Say ‘Yes’ to Sustainable Packaging!

Throughout our Sustainability Series, we have covered sustainability topics in brand marketing, design, office habits, and web development. This week, I’m wrapping up this series with an important topic that offers us so much room for improvement: Packaging. As designers and marketers, packaging is an issue that we can work on directly to influence change with our clients and their customers.

The Ugly Truth About Polystyrene

With all we know about the negative impacts of waste (especially the use of styrofoam), I’m appalled that in 2017, styrofoam containers are still utilized by restaurants across the country. Styrofoam is made of polystyrene, one of the most commonly used plastics in the world, and does not biodegrade for hundreds of years. In an age where 30% of our landfills are filled with styrofoam that will literally never decompose, how can we still accept this practice?

A Few Facts About Styrofoam:

  • Polystyrene does not biodegrade.
  • It is not easy or convenient to recycle.
  • It is the fifth largest source of hazardous waste in the US.
  • The health impact of using polystyrene is significant since it can leech into the foods and drinks served in these containers. Plus during the manufacturing process, styrene releases large amounts of ozone, causing respiratory and environmental issues.
  • Washington University reports that styrofoam takes 500 years to decompose, so all of those foam cups dumped in landfills are there to stay—pretty much for good.

We may be far from a sustainably-packaged world, or even a styrofoam-free world, but there are simple changes you can make that will make a big impact.

Belize Beach Litter

A common site in Belize: the coastlines littered primarily with plastic packaging, which I discovered first hand on vacation last year.

6 Things You Can do to Reduce Your Carbon Footprint with Packaging


Live by what I call my GREEN RULE: 1. Reduce, 2. Compost, 3. Reuse, 4. Recycle!

2. BYOC!

Ask for compostable containers when taking leftovers home. If unavailable, ask for recycled/recyclable take-home packaging. Better yet, bring your own.


If you’re working on a packaging project, whether you’re a designer, an account manager or a project manager, research options and make recommendations to your client for more sustainable options.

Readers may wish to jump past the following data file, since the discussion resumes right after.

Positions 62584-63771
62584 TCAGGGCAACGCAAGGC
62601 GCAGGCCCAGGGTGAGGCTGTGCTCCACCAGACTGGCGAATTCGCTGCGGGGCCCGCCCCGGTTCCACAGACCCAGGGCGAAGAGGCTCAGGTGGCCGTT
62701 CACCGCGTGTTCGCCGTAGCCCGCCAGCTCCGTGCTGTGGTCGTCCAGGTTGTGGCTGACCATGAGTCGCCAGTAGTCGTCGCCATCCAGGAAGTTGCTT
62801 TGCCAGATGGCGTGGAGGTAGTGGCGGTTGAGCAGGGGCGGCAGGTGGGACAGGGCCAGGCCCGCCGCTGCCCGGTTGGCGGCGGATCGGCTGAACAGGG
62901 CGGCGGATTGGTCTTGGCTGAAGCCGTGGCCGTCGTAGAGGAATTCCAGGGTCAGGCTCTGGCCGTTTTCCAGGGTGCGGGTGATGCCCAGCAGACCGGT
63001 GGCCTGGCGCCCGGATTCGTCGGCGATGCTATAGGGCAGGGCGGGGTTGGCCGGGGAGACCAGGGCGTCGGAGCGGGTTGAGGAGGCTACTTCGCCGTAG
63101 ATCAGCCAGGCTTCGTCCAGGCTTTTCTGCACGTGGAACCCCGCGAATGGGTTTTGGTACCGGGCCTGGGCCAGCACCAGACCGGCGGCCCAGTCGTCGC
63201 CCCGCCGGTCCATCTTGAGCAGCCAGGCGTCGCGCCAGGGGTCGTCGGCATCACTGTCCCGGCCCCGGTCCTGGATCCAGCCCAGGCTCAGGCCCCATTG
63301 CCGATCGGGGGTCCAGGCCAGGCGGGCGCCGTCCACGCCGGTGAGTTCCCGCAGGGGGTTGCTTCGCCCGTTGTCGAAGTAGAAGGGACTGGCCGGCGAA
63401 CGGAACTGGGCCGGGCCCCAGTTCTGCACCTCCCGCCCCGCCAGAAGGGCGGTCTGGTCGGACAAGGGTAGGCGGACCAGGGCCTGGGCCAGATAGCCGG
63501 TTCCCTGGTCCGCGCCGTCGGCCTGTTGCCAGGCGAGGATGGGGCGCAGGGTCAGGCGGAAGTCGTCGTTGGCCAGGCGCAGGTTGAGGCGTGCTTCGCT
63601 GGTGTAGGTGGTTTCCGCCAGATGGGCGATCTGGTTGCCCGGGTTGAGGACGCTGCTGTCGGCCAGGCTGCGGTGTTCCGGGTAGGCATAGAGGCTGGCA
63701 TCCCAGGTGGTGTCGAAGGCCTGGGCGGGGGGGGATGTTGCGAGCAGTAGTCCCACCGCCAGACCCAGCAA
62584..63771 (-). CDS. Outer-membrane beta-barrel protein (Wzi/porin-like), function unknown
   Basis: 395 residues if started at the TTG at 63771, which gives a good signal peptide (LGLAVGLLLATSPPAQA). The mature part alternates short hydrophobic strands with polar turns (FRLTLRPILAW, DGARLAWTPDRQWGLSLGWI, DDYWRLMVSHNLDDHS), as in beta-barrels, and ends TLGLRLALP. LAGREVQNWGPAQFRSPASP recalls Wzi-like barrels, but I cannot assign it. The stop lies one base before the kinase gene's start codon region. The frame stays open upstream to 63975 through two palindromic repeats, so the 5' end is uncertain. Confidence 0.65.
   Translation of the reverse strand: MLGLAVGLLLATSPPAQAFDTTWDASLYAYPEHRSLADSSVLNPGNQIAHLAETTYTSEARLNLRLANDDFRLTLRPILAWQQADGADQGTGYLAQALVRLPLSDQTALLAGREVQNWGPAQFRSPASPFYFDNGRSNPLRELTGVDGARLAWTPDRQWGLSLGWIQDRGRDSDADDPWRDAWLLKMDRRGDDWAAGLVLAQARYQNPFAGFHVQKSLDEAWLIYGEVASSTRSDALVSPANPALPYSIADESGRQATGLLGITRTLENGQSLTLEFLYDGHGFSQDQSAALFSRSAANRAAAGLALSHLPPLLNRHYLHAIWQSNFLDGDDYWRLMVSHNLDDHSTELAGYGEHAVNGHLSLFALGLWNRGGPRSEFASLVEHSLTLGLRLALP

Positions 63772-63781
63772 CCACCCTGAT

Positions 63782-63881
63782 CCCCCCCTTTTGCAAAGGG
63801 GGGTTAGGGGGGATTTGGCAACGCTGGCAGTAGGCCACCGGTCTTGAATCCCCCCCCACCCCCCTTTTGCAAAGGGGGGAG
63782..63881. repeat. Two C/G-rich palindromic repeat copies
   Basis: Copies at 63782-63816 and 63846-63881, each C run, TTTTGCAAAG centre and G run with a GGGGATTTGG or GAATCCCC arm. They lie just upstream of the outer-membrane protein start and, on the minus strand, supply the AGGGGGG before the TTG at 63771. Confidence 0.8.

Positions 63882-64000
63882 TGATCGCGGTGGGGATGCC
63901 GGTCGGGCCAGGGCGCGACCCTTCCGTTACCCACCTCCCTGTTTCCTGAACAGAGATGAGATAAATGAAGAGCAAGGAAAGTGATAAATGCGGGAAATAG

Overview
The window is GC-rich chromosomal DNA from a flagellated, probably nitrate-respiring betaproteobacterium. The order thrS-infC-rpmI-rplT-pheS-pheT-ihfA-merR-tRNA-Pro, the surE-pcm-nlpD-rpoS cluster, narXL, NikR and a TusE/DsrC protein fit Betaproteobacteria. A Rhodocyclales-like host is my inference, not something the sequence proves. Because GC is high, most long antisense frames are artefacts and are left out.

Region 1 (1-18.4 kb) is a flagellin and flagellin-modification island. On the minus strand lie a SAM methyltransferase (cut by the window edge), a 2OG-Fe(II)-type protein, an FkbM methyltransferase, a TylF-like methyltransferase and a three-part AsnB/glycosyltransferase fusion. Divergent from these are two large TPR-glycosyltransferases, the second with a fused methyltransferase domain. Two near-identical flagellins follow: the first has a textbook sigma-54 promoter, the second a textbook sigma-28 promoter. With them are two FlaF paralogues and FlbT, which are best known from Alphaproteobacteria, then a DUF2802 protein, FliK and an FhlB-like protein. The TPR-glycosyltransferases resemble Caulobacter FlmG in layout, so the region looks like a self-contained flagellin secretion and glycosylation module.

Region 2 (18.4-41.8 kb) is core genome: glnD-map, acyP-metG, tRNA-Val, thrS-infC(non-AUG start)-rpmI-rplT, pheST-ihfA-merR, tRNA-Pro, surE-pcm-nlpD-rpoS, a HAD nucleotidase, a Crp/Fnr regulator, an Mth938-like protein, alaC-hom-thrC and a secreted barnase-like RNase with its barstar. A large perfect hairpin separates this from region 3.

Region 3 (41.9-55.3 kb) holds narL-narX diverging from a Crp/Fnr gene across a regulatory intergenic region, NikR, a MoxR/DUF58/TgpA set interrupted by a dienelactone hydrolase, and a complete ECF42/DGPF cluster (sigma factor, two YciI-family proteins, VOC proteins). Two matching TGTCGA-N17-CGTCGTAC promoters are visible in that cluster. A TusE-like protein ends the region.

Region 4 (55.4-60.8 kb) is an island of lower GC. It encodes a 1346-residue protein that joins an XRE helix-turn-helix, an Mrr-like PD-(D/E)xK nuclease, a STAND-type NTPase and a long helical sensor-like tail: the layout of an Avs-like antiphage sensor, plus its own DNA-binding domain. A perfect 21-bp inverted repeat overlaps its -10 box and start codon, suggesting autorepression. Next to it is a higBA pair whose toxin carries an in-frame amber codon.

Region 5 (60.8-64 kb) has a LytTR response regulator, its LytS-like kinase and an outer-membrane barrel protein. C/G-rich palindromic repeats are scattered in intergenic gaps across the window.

Don’t forget—the green rule still applies during your weekly grocery trips! Purchase products with minimal or no packaging first. Second, opt for products with compostable packaging. Third, choose products packaged in recycled/recyclable material if compostable packaging is unavailable. If you’re unsure if a product’s packaging can be recycled when purchasing (i.e. a cap on a bottle of juice), make note after you’ve opened it. If it’s not recyclable, look for an alternative to that product that utilizes a more sustainable packaging option.


Let your voice be heard! Talk to businesses you frequent about switching to sustainable options. Better yet, research it for them.


Change takes time. Help yourself with these new habits by creating simple reminders:

  • Add a reminder note on your grocery app to follow the GREEN RULE while shopping. 
  • Keep reusable containers and tote bags in your car so they’re handy when you go out to eat or to the grocery store.
  • Make it a goal to ask one business a month about switching to sustainable packaging options.


Landfill. Photo Credit: Celestine Ngulube

A Challenge to my Fellow Designers & Marketers

I challenge us all to step up and take responsibility on transforming our packaging choices. If each of us made an effort on the next packaging project that comes across our desk, we would start to move the needle. Some of you may know I’m a big animal advocate, and one of the things that I have worked on for the past 15 years is getting the circus out of GR. Well, that work, combined with that of hundreds of thousands of activists across the nation had a huge victory when Ringling announced the closing of its traveling circus this past December. Moral of the story: change can and will happen. 

“Never doubt that a small group of thoughtful, committed citizens can change the world; indeed, it’s the only thing that ever has.” -Margaret Mead

How can you effect change? Simple: advocate for, source, and design sustainable packaging. It’s really that simple. Use your power to propose better solutions to your clients. 

Other Sources

Lady Freethinker
Green Shipping Practices